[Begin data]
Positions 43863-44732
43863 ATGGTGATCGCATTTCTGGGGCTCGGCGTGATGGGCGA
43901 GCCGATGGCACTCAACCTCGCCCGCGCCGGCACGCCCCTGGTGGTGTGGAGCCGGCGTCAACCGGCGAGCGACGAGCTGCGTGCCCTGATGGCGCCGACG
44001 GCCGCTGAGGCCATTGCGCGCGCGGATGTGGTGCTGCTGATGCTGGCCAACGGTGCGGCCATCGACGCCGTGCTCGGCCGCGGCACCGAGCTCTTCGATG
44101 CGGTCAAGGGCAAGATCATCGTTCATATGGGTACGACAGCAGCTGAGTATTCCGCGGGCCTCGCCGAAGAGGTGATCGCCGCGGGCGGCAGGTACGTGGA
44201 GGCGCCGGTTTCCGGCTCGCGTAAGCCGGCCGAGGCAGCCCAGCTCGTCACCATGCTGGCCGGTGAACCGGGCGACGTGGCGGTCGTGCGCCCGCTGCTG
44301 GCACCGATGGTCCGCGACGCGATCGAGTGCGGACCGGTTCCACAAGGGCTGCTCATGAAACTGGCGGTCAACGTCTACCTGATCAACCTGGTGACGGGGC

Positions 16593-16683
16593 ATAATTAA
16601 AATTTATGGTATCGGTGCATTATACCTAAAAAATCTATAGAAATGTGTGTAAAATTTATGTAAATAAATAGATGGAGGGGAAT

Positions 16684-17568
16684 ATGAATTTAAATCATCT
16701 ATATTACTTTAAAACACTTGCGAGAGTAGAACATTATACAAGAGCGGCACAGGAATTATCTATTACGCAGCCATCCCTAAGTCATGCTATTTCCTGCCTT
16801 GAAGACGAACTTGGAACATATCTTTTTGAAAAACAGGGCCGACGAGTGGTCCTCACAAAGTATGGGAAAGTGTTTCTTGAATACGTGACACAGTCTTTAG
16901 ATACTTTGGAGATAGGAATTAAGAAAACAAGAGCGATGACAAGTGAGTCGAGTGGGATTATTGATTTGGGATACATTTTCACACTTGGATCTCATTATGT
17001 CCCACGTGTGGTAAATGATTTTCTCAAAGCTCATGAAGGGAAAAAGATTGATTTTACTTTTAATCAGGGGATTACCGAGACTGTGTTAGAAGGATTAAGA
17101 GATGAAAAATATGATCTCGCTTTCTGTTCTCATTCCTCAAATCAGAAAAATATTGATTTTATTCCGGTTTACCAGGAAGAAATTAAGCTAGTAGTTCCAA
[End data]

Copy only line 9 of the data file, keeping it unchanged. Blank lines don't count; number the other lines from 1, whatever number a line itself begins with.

16593 ATAATTAA